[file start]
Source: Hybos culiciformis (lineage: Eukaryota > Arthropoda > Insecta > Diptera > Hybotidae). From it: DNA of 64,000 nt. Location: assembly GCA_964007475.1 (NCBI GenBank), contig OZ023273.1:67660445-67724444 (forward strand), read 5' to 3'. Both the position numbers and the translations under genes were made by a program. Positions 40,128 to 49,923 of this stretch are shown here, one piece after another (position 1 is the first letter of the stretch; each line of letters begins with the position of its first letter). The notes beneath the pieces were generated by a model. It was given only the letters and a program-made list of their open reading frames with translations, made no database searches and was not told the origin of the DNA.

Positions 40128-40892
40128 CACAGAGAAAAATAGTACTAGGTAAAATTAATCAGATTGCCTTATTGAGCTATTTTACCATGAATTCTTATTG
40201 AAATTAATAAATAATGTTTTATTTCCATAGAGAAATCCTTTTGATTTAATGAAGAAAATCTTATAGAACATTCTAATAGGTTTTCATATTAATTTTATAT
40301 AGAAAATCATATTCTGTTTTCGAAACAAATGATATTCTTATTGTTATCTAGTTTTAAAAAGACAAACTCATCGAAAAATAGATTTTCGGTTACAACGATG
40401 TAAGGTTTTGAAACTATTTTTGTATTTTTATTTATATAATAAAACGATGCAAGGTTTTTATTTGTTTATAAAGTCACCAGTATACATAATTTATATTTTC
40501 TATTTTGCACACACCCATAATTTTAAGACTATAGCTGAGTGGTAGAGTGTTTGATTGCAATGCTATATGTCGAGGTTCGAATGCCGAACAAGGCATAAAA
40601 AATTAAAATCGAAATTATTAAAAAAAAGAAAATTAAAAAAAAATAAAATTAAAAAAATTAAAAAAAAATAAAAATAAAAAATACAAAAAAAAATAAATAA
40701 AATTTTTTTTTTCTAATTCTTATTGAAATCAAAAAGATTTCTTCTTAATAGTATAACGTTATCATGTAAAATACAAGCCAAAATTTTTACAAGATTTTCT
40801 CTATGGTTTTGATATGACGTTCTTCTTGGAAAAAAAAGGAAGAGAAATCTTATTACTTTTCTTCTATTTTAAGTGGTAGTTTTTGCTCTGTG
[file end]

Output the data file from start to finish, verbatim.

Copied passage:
Source: Hybos culiciformis (lineage: Eukaryota > Arthropoda > Insecta > Diptera > Hybotidae). From it: DNA of 64,000 nt. Location: assembly GCA_964007475.1 (NCBI GenBank), contig OZ023273.1:67660445-67724444 (forward strand), read 5' to 3'. Both the position numbers and the translations under genes were made by a program. Positions 40,128 to 49,923 of this stretch are shown here, one piece after another (position 1 is the first letter of the stretch; each line of letters begins with the position of its first letter). The notes beneath the pieces were generated by a model. It was given only the letters and a program-made list of their open reading frames with translations, made no database searches and was not told the origin of the DNA.

Positions 40128-40892
40128 CACAGAGAAAAATAGTACTAGGTAAAATTAATCAGATTGCCTTATTGAGCTATTTTACCATGAATTCTTATTG
40201 AAATTAATAAATAATGTTTTATTTCCATAGAGAAATCCTTTTGATTTAATGAAGAAAATCTTATAGAACATTCTAATAGGTTTTCATATTAATTTTATAT
40301 AGAAAATCATATTCTGTTTTCGAAACAAATGATATTCTTATTGTTATCTAGTTTTAAAAAGACAAACTCATCGAAAAATAGATTTTCGGTTACAACGATG
40401 TAAGGTTTTGAAACTATTTTTGTATTTTTATTTATATAATAAAACGATGCAAGGTTTTTATTTGTTTATAAAGTCACCAGTATACATAATTTATATTTTC
40501 TATTTTGCACACACCCATAATTTTAAGACTATAGCTGAGTGGTAGAGTGTTTGATTGCAATGCTATATGTCGAGGTTCGAATGCCGAACAAGGCATAAAA
40601 AATTAAAATCGAAATTATTAAAAAAAAGAAAATTAAAAAAAAATAAAATTAAAAAAATTAAAAAAAAATAAAAATAAAAAATACAAAAAAAAATAAATAA
40701 AATTTTTTTTTTCTAATTCTTATTGAAATCAAAAAGATTTCTTCTTAATAGTATAACGTTATCATGTAAAATACAAGCCAAAATTTTTACAAGATTTTCT
40801 CTATGGTTTTGATATGACGTTCTTCTTGGAAAAAAAAGGAAGAGAAATCTTATTACTTTTCTTCTATTTTAAGTGGTAGTTTTTGCTCTGTG